Where There is No Mercy; The Transgender Plight

By: Karla Fetrow

She was soft.  She was fun-loving.  She was beautiful, so beautiful she passed easily for a girl.  She was also terribly alone.  She didn’t feel gay; not in the sense that she was comfortable with looking like a man, pursuing another male relationship.  Nature had made a mistake.  She had been placed in the wrong body, and because she had, neither family, classmates, nor even patrons of the local gay bar accepted him.  She was a freak, an outcast, and for Luna, there would be no mercy.

She was going for a stroll outside her apartment on a shivery March day, when she was grabbed from behind and beaten.  Luna never saw her attacker.  She was knocked unconscious, yet even that did not stop the rain of blows that continuously pummeled her body.  She was beaten to death.  How much hate, how much fury, how much intensity does it take to use your fists and beat a young, healthy body to death?  When there was nothing left but a mass of broken flesh and bones, Luna was thrown in a garbage can.  Her killer was never found.

All Duana wanted was to rise up out of her intense poverty.  With no family, no friends, no supportive network, she began working as a prostitute to support herself.  One day the police arrested her.  While at the police station, she was held down and beaten, while the onlookers cheered on and called her a faggot and a he-she.  Fortunately for Duana, it was all caught on videotape.  The news of her beating was leaked to the press.  For awhile, she was the center of attention.  For awhile, everyone wanted to know just how badly transgenders had it, and Duana was quite happy to let them know.  As happens with all sensations of the moment, the news finally died down and Duana was forgotten.  She went back to her apartment that had no electricity or running water; back to the only friend she had in the entire world; an elderly woman who was forbidden to see her anymore when her husband found out she was transgender.  One night, she was doing nothing in particular when two men walked up and shot her.  They left her to bleed to death of her gun wounds.  She had been hoping to win a million dollar lawsuit against the police, but she no longer had a way of pursuing the case.  The police claimed there were no leads, and nobody was held responsible for her death.

This is the roll call of the transgender deaths; little blurbs on a page, asking that they not be forgotten.  The list is long, and in each case, it was a brutal and violent hate crime, yet there aren’t any true numbers, no statistics to give, because only a few of the deaths were acknowledged as crimes of hate.  Most have just been classified as one more unsolved murder.

Transgender people often know from childhood that they are different.  The boy craves the pastimes generally associated with being a girl, and the girl craves the activities normally pursued by boys.  It’s more than a general interest in cross-sexual tastes.  This is where they feel they belong; in a world that is denied to them because of their sex.

The parents of transgender children are not always pleased with them.  Some reject their offspring completely, handing them over to foster care or booting them out of the house as soon as they are able to stand on their own. In school, they aren’t just taunted by their classmates.  They aren’t just bullied.  A quarter of all transgender children have been physically assaulted, eight percent have sexually assaulted, and six percent were expelled due to their sexual orientation.  Most shocking of all, in sixty percent of youthful transgender abuse, the teachers  took part in this brutal bullying and harassment.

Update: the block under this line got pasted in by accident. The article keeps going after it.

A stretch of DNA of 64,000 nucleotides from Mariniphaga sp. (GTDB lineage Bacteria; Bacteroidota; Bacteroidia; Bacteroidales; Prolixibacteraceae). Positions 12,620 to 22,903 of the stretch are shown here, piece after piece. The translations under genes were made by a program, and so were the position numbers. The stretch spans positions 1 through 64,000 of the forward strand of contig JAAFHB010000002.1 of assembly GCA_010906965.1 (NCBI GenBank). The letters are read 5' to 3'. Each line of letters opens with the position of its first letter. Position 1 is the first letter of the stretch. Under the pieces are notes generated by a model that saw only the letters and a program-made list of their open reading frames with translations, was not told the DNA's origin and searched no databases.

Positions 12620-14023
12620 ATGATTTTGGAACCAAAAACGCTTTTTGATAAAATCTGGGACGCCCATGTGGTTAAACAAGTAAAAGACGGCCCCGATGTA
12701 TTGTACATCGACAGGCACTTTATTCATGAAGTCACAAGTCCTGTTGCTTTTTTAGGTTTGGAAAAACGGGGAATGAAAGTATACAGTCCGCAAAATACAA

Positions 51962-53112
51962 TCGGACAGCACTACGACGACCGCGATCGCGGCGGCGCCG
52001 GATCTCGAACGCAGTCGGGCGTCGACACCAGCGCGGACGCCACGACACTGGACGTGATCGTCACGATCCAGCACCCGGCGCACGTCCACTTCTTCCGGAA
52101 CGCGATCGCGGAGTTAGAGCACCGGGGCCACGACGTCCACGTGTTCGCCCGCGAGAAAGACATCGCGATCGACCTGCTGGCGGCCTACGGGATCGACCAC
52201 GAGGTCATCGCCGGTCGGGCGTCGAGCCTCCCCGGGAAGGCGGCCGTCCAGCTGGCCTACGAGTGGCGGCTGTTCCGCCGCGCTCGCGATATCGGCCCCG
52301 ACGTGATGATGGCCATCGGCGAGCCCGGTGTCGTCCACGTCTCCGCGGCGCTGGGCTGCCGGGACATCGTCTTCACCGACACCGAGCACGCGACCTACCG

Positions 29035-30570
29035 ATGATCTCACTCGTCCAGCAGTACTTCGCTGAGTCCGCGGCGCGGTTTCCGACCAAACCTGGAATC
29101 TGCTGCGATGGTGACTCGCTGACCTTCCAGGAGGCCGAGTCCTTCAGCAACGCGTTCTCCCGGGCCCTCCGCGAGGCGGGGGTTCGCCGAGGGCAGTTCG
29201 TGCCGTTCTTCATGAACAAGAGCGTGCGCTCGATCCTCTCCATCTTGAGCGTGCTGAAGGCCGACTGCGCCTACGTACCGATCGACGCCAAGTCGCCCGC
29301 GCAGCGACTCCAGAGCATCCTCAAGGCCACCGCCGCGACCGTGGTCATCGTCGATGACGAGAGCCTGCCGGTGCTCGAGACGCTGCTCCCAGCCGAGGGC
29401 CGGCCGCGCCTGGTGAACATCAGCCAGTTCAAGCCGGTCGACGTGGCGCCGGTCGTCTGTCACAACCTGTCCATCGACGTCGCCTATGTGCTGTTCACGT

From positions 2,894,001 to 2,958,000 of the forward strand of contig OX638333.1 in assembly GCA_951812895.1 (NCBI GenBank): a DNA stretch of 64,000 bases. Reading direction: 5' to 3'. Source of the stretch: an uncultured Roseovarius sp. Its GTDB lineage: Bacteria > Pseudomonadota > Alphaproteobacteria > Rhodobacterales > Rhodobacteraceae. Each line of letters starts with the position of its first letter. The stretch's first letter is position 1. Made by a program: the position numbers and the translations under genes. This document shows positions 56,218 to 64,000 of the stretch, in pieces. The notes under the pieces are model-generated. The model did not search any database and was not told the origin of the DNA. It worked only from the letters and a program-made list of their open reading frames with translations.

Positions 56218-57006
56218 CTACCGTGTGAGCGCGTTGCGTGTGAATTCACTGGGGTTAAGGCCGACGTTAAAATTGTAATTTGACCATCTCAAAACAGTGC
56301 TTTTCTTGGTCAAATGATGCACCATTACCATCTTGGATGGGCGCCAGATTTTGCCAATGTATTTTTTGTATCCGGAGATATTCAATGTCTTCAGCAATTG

The world that is denied to them only recognizes their gender, not their sexual orientation. Bobbi looked just like a boy.  When he was admitted to the Woman’s Correctional Institute, heads turned and stared.  Slim, flat chested, with short, shaggy hair and Peter Pan features, he made a very attractive looking boy, and it wasn’t long before the larger, more aggressive women were pushing their way through to become Bobbi’s “girlfriend”.  Bobbi really didn’t want the attention.  He didn’t want the stares, the murmurs and giggles behind hands, the patronizing arms thrown around his shoulders, or the rivalry.  He didn’t want a harem.  He didn’t want the jeers from the guards or the extra work detail given him for being transgender.  He had been placed in prison for assault on an officer, but at one hundred ten pounds, one has to wonder who had done the real assaulting.

The world routinely denies them employment or discriminates against them in the work place.  It has also denied them medical attention.  One quarter of all transgender persons seeking medical attention have been refused it   Not only have they been turned away, but occasionally they can expect assault by this noble office that has sworn to uphold the terms of human dignity and compassionate care.

Is it any wonder that forty-one percent of transgender persons have tried at least once to commit suicide?  In recent years, the gay and lesbian community have recognized the problems facing the transgender person, but this wasn’t always so.  In the past, they were often ridiculed and teased for “pretending” to be the opposite sex.  At best, they were patronized or tolerated, but with little empathy for the transgender person’s emotional state.  The transgender person was truly alone.

In recent years, more families have learned to love and embrace their transgender members.  How could one forget the image of a brother who held his transgender sibling close to his chest, racked with heart-breaking sobs because someone thought it was okay to drive by and riddle a transgender person full of bullets; a someone who has never been apprehended and brought to trial for a hate crime?  How can one ignore the anguish of the family of a transgender person who had been supportive of the life their child had found; a life complete with a job, a home and a boyfriend?  That life was not to be fulfilled.  He was stabbed to death one day and his body dragged into the nearby woods.